When to adjust your workload or schedule:

I hear a lot about stressful workloads, schedules, and workplaces. There’s often a concern that the stress of work will negatively impact the outcome of a fertility treatment. (It will not.)

Reducing stress from all outlets as much as possible during infertility, however, can only improve the process.

If you can, schedule or prioritize projects you can become immersed in during the waiting times. For the active times, look for ways to reduce unknowns, stressful situations, and deadlines.

I recommend finding a work balance that will work for you at this time. This probably will take some thought and a pen and paper. On a calendar, map out your fertility treatment timeline and then layer in your work commitments for the same time period. Your treatment timeline is (relatively) short-term. How can you shift work so that it fits with the treatment timeline and is part of a regular flow rather than a harsh interruptor? Writing it down, looking at a calendar, and making a plan can help us see opportunities and anticipate potential stress points.

If you can, schedule or prioritize projects you can become immersed in during the waiting times. For the active times, look for ways to reduce unknowns, stressful situations, and deadlines.

If you have personal time off available, try to anticipate what - if any - usage of it will help you feel confident that you gave this cycle your best effort. Maybe it is an afternoon or day, or a series of afternoons or days, off for self care. Maybe you have a good guess of your procedure timing and can schedule days out of the office in advance. Maybe you can negotiate a reduced-hour work week for a short time period to allow for you to feel less rushed getting to the office in the mornings.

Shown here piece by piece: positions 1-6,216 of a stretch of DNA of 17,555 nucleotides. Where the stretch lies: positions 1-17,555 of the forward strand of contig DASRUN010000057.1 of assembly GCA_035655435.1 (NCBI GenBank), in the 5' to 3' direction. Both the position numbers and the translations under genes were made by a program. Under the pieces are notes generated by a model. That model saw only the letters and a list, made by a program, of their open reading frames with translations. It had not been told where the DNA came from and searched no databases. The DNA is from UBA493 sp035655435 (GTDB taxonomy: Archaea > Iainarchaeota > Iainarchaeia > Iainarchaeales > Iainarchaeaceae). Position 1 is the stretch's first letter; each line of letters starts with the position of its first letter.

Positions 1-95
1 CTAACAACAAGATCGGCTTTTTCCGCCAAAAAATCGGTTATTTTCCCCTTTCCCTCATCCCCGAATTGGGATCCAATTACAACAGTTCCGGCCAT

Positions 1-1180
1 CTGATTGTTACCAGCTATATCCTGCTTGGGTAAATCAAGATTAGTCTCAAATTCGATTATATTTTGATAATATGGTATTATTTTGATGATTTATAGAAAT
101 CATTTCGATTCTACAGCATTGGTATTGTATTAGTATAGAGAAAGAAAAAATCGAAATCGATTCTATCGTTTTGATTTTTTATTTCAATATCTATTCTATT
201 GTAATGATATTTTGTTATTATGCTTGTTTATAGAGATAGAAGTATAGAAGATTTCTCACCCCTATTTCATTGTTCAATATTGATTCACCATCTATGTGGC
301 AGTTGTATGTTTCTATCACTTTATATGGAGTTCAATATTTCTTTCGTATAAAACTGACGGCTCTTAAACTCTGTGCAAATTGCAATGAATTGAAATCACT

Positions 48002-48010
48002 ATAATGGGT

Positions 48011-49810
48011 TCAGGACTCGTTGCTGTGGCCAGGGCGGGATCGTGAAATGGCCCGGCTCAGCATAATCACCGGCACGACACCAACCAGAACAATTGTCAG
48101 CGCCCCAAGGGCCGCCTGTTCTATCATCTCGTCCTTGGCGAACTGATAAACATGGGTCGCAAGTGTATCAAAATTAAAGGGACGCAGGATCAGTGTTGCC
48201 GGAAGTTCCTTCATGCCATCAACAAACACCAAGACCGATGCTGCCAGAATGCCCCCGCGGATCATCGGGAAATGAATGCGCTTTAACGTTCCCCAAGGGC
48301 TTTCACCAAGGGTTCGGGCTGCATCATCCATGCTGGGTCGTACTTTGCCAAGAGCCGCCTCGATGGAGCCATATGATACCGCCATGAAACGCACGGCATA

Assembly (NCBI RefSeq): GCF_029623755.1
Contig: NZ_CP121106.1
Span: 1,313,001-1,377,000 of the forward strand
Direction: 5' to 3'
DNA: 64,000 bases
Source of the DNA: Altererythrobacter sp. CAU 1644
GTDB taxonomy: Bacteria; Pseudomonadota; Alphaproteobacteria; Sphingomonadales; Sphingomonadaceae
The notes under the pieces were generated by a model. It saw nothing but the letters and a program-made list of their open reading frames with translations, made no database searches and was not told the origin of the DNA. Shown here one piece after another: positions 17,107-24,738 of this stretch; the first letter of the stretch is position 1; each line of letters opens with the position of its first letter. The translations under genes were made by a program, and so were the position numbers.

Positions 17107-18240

One thing I’m often asked about my thoughts on taking extended time off of work - a few weeks or a month - for fertility treatment. My general advice is to think carefully about what you expect to gain by doing so. If the answer here is only “baby” - you may be setting yourself up for larger disappointment. As we all know, family planning is very rarely on our timeframe and even under the most “perfect” of circumstances we can still end up with a negative. If your goal for time off includes other, achievable, outcomes that are solidly within your control - then yes, maybe the time off will be well spent. Make sure you have goals that will leave you feeling accomplished and more confident at the end of the time off - with or without a pregnancy.

In sum, you will feel a sense of relief by sharing at least a minimal part of your struggle with your employer. You can take back some control of the process by managing and getting in front of potential work stressors when it comes to fertility treatment. And, you’re not alone in having these questions or balancing work and family building.

What about you? Have you shared your fertility treatment process with your workplace? How did you manage the conversation? If not, are these suggestions helpful? What is holding you back?

Additional reading:

 
Erin McDanielComment